Curator's Notes

A curator in search of Nick Cave

It was the northern autumn of 2003 and I had been granted a one-hour audience with Nick Cave at his home in Brighton, England. Travelling down by train to the south coast from London I must admit to an underlying trepidation at the thought of meeting this tall, black-haired, thundering performer, whose reputation as an enigmatic genius precedes him.

Close up Nick Cave with intense on Hove, UK beach with stones in the background
Nick Cave, Hove, East Sussex, 2002. Photograph Steve Gullick

After polite greetings, the warmth of the day drew us outside onto the balcony overlooking the famous pebble beach and onwards to the waters of the English Channel. As we talked and sipped our tea I couldn’t help but think that the surroundings held vague traces of back home in Melbourne, especially the bayside suburb of St Kilda. I also began to become aware of Nick Cave’s essential Australianness, which has been obscured over the years, both by his residence in other parts of the world and his lyrics that lack any sense of nostalgic patriotism. It can be summed in a few words, and they are that Nick Cave is actually very funny in that ‘Aussie’ kind of way. In the background of Cave’s prolific and important international career as a songwriter, musician and author resides a playful, black sense of humour.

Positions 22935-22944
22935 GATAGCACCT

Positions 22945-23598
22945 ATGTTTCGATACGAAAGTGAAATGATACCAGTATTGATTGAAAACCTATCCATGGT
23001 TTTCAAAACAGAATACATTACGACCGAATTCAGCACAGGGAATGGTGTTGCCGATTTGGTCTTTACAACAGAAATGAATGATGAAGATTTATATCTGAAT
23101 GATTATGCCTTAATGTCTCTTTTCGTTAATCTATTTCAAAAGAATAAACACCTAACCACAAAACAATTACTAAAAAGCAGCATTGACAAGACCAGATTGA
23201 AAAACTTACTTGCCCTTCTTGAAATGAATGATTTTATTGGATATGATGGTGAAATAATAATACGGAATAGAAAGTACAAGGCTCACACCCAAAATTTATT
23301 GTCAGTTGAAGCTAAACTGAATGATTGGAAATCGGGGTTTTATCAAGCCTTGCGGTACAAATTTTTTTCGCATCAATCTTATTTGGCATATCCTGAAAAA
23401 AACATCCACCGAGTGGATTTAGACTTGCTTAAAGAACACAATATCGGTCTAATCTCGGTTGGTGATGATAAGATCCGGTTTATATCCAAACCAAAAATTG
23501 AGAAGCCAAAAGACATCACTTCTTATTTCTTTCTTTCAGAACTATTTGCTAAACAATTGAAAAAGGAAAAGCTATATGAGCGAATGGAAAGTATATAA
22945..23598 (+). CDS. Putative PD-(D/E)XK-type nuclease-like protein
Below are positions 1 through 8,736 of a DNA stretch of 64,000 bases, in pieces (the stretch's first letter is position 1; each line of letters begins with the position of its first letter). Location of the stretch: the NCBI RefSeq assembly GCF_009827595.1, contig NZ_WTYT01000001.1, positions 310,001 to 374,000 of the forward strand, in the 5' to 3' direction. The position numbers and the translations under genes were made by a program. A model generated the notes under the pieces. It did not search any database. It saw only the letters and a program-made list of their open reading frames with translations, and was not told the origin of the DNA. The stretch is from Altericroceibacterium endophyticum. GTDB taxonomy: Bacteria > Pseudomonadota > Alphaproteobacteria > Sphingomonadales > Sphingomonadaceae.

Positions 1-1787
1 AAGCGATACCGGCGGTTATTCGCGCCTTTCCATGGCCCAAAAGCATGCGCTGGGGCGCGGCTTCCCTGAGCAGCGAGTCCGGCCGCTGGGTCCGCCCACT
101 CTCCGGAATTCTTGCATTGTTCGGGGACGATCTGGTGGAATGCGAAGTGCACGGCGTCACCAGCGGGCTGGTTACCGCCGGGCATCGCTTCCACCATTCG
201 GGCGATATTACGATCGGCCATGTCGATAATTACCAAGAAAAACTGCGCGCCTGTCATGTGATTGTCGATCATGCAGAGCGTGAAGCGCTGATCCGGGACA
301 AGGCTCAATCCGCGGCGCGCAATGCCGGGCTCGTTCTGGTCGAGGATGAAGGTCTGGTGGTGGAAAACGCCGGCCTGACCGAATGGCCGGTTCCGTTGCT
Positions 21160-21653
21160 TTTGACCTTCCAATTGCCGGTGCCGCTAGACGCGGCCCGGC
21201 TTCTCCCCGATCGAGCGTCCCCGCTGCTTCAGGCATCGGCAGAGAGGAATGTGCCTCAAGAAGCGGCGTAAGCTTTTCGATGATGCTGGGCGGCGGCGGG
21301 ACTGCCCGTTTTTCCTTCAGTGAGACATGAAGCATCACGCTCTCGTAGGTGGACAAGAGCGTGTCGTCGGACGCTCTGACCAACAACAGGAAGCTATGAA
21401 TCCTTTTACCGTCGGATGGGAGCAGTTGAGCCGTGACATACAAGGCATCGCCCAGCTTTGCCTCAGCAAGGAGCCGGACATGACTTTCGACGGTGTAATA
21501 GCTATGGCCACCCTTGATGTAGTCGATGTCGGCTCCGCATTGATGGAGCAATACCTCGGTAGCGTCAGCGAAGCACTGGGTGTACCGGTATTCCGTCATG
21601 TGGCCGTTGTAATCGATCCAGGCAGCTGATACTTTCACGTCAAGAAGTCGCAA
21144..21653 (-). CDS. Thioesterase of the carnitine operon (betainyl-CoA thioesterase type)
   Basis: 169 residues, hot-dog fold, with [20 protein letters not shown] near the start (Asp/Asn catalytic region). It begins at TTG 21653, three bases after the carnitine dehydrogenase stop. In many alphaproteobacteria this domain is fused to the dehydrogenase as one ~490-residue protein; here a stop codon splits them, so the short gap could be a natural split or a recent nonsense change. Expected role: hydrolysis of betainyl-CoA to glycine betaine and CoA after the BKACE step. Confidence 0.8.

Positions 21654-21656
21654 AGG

Nick Cave has been both blessed and cursed by his prodigious talent and its sometimes surprising manifestations. Commentaries on his career come littered with stereotypes and clichés, and no more so in press reportage, where has been labelled as everything from ‘The Prince of Darkness’ I who is ‘irresponsibly violent’ II to the ‘Prodigal Son’ III who has been miraculously reborn as a ‘Renaissance man’ IV . We all launch futile attempts to understand and describe Cave’s creative forces, which by their very nature are indefinable.

Nick Cave in a prayer pose.
Photo shoot for Nick Cave’s book, And the Ass Saw the Angel, 1988. Photo by Polly Borland, born Melbourne 1959 Kindly lent by Polly Borland

Who is the real Nick Cave?